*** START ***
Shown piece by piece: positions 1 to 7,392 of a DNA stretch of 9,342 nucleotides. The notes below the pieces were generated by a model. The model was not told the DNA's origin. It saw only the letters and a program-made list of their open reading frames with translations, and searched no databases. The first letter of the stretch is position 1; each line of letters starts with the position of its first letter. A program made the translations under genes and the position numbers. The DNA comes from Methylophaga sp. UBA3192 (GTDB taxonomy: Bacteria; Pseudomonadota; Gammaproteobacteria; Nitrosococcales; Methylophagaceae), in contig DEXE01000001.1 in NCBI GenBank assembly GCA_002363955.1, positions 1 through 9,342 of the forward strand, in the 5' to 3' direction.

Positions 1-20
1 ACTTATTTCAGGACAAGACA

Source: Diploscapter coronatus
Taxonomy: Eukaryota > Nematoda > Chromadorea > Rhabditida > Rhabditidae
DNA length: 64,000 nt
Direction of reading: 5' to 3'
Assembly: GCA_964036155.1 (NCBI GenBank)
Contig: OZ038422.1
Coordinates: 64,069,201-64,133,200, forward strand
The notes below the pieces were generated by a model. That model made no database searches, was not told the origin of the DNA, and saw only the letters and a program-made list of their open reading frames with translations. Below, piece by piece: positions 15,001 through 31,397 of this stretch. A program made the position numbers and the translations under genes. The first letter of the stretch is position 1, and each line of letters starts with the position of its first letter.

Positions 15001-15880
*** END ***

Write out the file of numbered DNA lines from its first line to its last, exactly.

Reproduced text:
Shown piece by piece: positions 1 to 7,392 of a DNA stretch of 9,342 nucleotides. The notes below the pieces were generated by a model. The model was not told the DNA's origin. It saw only the letters and a program-made list of their open reading frames with translations, and searched no databases. The first letter of the stretch is position 1; each line of letters starts with the position of its first letter. A program made the translations under genes and the position numbers. The DNA comes from Methylophaga sp. UBA3192 (GTDB taxonomy: Bacteria; Pseudomonadota; Gammaproteobacteria; Nitrosococcales; Methylophagaceae), in contig DEXE01000001.1 in NCBI GenBank assembly GCA_002363955.1, positions 1 through 9,342 of the forward strand, in the 5' to 3' direction.

Positions 1-20
1 ACTTATTTCAGGACAAGACA

Source: Diploscapter coronatus
Taxonomy: Eukaryota > Nematoda > Chromadorea > Rhabditida > Rhabditidae
DNA length: 64,000 nt
Direction of reading: 5' to 3'
Assembly: GCA_964036155.1 (NCBI GenBank)
Contig: OZ038422.1
Coordinates: 64,069,201-64,133,200, forward strand
The notes below the pieces were generated by a model. That model made no database searches, was not told the origin of the DNA, and saw only the letters and a program-made list of their open reading frames with translations. Below, piece by piece: positions 15,001 through 31,397 of this stretch. A program made the position numbers and the translations under genes. The first letter of the stretch is position 1, and each line of letters starts with the position of its first letter.

Positions 15001-15880